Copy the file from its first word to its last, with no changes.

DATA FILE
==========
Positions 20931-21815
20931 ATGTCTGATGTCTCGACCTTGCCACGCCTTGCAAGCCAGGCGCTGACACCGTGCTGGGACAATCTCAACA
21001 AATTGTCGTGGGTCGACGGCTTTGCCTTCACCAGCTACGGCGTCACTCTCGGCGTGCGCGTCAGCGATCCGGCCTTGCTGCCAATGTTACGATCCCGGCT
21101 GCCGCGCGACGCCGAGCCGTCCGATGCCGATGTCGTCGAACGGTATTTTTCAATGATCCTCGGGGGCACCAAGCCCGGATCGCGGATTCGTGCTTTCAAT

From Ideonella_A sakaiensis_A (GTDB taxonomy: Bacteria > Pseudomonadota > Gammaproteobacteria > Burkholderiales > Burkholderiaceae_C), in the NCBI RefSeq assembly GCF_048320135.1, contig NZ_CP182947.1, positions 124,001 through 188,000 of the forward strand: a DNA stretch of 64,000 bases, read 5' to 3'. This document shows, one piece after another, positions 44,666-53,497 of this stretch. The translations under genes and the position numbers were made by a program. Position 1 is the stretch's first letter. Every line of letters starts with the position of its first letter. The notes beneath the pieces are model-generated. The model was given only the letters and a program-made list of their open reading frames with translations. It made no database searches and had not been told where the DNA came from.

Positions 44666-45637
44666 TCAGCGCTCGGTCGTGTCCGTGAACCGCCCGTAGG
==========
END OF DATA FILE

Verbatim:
Positions 20931-21815
20931 ATGTCTGATGTCTCGACCTTGCCACGCCTTGCAAGCCAGGCGCTGACACCGTGCTGGGACAATCTCAACA
21001 AATTGTCGTGGGTCGACGGCTTTGCCTTCACCAGCTACGGCGTCACTCTCGGCGTGCGCGTCAGCGATCCGGCCTTGCTGCCAATGTTACGATCCCGGCT
21101 GCCGCGCGACGCCGAGCCGTCCGATGCCGATGTCGTCGAACGGTATTTTTCAATGATCCTCGGGGGCACCAAGCCCGGATCGCGGATTCGTGCTTTCAAT

From Ideonella_A sakaiensis_A (GTDB taxonomy: Bacteria > Pseudomonadota > Gammaproteobacteria > Burkholderiales > Burkholderiaceae_C), in the NCBI RefSeq assembly GCF_048320135.1, contig NZ_CP182947.1, positions 124,001 through 188,000 of the forward strand: a DNA stretch of 64,000 bases, read 5' to 3'. This document shows, one piece after another, positions 44,666-53,497 of this stretch. The translations under genes and the position numbers were made by a program. Position 1 is the stretch's first letter. Every line of letters starts with the position of its first letter. The notes beneath the pieces are model-generated. The model was given only the letters and a program-made list of their open reading frames with translations. It made no database searches and had not been told where the DNA came from.

Positions 44666-45637
44666 TCAGCGCTCGGTCGTGTCCGTGAACCGCCCGTAGG